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It wasn’t all work. On the second weekend, I did manage to escape to a beautiful cottage house in Kericho, where I met people from ILRI working in Nairobi. I got to ride a horse, see a waterfall and walk through sugar cane plantations praying silently not to find snakes. The remaining weekends were spent catching up on my book waiting list and, of course, sunbathing in the nearby hotel swimming pool with the local children.

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Through the International Training and Fieldwork Award, the BSP has allowed me to personally witness the difficulties and rewards of field work in remote areas, including all the logistics; to have a better understanding on how farming works in Kenya; and to further develop people and laboratory skills that would not be possible in the comfort of our highly-equipped institute in Liverpool. More importantly, the BSP and the BBSRC, who funded the rest of the project, have allowed the collection of precious materials that will be used to understand antigen-switching patterns in natural infections as well as to show an application for a variant antigen profiling methodology we have developed in the first years of my PhD. For all of this, I am deeply grateful.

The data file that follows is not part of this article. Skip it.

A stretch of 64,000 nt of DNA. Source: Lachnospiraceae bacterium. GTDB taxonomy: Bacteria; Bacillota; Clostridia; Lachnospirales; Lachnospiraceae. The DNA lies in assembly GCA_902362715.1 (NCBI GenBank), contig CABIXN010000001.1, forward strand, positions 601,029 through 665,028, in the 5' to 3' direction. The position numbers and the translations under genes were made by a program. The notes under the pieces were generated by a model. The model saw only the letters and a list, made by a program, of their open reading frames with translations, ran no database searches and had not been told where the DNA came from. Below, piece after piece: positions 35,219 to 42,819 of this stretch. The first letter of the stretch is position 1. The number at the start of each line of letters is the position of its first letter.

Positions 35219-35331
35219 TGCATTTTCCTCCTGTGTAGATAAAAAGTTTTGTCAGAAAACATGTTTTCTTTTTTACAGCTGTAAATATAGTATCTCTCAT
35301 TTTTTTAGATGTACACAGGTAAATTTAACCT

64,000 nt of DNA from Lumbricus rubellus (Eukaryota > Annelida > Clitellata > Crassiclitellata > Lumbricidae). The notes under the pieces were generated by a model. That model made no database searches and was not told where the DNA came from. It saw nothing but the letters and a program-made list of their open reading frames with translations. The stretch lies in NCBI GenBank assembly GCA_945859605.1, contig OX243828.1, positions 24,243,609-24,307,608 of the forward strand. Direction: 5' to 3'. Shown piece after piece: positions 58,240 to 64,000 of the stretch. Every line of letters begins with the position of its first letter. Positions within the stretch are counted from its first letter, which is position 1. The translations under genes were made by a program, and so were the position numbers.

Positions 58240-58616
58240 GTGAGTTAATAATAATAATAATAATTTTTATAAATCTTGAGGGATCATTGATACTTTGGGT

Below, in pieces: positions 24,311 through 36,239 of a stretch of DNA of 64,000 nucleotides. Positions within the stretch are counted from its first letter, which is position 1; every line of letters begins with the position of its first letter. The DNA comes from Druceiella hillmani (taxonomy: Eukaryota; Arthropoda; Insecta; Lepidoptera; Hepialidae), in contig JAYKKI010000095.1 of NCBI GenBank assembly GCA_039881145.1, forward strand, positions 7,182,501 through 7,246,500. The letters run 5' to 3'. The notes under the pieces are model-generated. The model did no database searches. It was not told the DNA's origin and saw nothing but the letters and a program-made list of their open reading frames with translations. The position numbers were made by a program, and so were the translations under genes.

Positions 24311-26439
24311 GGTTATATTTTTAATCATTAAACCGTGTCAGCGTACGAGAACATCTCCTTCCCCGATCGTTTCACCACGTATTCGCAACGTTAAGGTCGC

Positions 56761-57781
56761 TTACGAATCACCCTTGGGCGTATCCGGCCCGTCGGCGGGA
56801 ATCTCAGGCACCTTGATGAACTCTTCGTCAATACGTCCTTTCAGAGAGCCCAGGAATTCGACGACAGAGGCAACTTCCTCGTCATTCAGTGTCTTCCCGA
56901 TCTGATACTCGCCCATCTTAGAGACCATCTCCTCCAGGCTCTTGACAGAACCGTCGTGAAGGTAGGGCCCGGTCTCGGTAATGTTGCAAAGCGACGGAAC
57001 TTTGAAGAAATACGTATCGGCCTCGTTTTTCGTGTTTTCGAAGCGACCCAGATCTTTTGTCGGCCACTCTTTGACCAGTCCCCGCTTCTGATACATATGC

-Sara Silva Pereira, Post-graduate student, Department of Infection Biology, Institute of Infection and Global Health, University of Liverpool

Report from BSP Travel Award Recipient Eve Hanks

A field report from Leiden by Glasgow PhD student Eve Hanks, who was funded by a BSP International Training and Fieldwork Award.

Going Dutch

The first year of my PhD has been focused on understanding the protective immunity conferred to sheep when vaccinated with Barbervax ® against the parasitic nematode Haemonchus contortus. Working at the University of Glasgow and in conjunction with Moredun Research Institute, it had become clear that the majority of antibodies generated following vaccination were anti-glycan antibodies. This led to my trip to Leiden to work at the Leiden University Medical Centre (LUMC) with Dr C.H. Hokke and his team to attempt to categorise the glycan content of Barbervax  and determine the antigenicity of each component when incubated with sheep sera.

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Leiden University Medical Centre

I found myself in a truly international office known as the aquarium. PhD students from several countries with similar interests were a great source of knowledge for me and new friendships were made. Most of the current glycan work has a human focus, I was the only veterinary researcher.